New vaccines for the prevention of bacterial infections, as well as antibodies, are in the pipeline of several companies. The genomic technique has promoted development of vaccines for bacterial infections. Many new antigens with properties that could overcome the limits of previous vaccine candidates have been identified through “reverse vaccinology”. This genome-based approach is being applied to streptococci, Chlamydiae, staphylococci and Yersinia pestis. (Rappuoli et al., 2003). These vaccines are likely to be expensive and indicated to prevent infections in selected high-risk patients.
- Statement of problem
The extensive use of antibiotics over the years has led to the development of resistance. This has lowered the efficacy of some currently used antibiotics which were previously susceptible to certain organisms, thereby hindering proper treatment of this organism in infected individuals. This therefore calls for modification of antibiotic treatment through potentiation of its effect.
1.2. Justification of Study
Due to the increased rate of antibiotics resistance, there is need to address and suggest possible solutions to this problem as this will help in reducing the rate of death caused by infectious diseases. More research should therefore be done to further ensure the total eradication of antimicrobial resistance.
In light of the serious threat of emerging antimicrobial-resistant pathogens and the realization that new drugs to effectively treat these pathogens are several years away, greater emphasis must be placed upon research related to rapid and reliable diagnostic tests vaccines for prevention and control of infectious diseases and reduction of the rate of antibiotics resistance by microorganism. Basic research is needed to more clearly delineate mechanisms of antibiotic resistance and to identify new ways of resolving this problem such as the potentiation of antibiotic with plant products. Several research have been carried out which have shown the possibility of antibiotic potentiation with plants products which will be discussed in this review. This work is aimed at reviewing available literature on the possible ways of potentiating the antimicrobial action of currently used antibiotics with plant products.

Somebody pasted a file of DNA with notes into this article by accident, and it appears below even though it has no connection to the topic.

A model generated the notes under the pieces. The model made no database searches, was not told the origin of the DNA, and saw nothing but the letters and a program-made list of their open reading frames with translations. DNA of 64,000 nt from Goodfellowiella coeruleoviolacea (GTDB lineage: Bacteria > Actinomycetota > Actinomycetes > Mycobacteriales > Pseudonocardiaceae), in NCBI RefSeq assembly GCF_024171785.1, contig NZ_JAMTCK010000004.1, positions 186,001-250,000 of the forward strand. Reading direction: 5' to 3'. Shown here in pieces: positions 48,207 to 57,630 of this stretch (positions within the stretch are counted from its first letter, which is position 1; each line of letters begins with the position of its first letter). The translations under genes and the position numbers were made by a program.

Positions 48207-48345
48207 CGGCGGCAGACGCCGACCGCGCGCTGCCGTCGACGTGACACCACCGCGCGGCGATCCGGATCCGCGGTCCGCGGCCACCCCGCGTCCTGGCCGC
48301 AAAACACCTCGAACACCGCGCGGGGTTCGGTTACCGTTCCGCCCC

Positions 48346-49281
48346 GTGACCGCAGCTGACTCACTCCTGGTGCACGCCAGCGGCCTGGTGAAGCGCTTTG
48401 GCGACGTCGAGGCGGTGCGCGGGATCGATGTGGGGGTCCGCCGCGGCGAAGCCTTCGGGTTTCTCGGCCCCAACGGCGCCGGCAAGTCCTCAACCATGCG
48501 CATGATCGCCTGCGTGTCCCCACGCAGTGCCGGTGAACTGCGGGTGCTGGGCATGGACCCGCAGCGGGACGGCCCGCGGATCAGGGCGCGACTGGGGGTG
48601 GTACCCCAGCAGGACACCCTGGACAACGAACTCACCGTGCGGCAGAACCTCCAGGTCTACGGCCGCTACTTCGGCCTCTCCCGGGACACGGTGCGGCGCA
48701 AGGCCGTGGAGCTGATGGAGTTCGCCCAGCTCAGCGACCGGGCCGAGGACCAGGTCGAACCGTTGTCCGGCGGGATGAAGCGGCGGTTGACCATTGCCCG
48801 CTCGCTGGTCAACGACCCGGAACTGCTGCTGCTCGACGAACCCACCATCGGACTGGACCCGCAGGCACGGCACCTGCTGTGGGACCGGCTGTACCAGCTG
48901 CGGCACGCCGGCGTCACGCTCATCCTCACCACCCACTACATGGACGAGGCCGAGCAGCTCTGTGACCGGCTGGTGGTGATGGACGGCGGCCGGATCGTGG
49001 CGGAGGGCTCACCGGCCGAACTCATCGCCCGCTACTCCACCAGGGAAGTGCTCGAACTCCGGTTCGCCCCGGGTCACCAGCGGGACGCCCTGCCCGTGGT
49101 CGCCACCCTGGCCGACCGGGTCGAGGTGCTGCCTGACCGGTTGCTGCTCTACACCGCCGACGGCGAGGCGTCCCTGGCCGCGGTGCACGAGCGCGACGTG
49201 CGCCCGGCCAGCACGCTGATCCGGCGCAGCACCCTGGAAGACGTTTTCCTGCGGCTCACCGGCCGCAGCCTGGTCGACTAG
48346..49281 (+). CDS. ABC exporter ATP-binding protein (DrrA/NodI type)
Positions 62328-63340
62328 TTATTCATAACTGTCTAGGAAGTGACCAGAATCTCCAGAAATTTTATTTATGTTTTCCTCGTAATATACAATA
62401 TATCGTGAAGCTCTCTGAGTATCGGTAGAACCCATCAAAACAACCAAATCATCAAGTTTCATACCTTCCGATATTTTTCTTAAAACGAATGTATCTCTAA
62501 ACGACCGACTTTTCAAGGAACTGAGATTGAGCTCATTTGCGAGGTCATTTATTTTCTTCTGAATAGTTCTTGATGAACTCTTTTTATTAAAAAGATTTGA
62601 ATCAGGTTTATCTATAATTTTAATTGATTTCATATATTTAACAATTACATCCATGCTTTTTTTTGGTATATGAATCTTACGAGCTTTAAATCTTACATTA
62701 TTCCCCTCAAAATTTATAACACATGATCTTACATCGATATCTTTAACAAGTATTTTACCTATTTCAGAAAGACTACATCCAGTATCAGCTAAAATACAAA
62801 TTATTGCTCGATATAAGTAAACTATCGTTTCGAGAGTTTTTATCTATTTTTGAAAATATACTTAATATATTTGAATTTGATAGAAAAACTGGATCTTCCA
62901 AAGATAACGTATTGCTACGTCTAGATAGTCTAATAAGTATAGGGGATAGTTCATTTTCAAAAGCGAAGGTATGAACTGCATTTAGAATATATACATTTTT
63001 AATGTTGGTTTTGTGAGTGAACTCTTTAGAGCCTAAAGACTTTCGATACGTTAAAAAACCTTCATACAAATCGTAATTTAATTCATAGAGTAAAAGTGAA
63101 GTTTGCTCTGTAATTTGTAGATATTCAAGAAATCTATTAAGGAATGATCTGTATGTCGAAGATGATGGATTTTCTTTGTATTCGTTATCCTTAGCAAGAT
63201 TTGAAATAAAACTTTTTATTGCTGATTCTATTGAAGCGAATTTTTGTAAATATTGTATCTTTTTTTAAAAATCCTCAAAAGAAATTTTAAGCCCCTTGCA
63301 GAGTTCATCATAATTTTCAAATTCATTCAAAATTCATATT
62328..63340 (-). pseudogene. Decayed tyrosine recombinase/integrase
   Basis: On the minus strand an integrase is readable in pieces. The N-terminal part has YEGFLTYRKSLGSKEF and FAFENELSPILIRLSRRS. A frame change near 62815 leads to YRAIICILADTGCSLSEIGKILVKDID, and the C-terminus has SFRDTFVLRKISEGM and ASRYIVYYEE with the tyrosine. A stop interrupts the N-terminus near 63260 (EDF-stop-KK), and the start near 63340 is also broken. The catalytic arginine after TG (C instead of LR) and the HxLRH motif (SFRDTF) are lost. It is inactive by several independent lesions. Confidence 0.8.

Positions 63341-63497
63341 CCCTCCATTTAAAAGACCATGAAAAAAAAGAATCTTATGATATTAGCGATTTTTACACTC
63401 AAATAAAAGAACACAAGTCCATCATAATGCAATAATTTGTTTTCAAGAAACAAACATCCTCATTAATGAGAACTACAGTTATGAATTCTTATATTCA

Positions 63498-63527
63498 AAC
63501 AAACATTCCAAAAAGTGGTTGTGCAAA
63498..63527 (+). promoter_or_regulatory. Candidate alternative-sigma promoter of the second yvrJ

1.3 Aims and Objectives
To review available literature on the use of Plant products and antbiotics in combination for the control of resistant microorganism.
1.4 Review of Related Literature
1.4.1 Definition of Antibiotics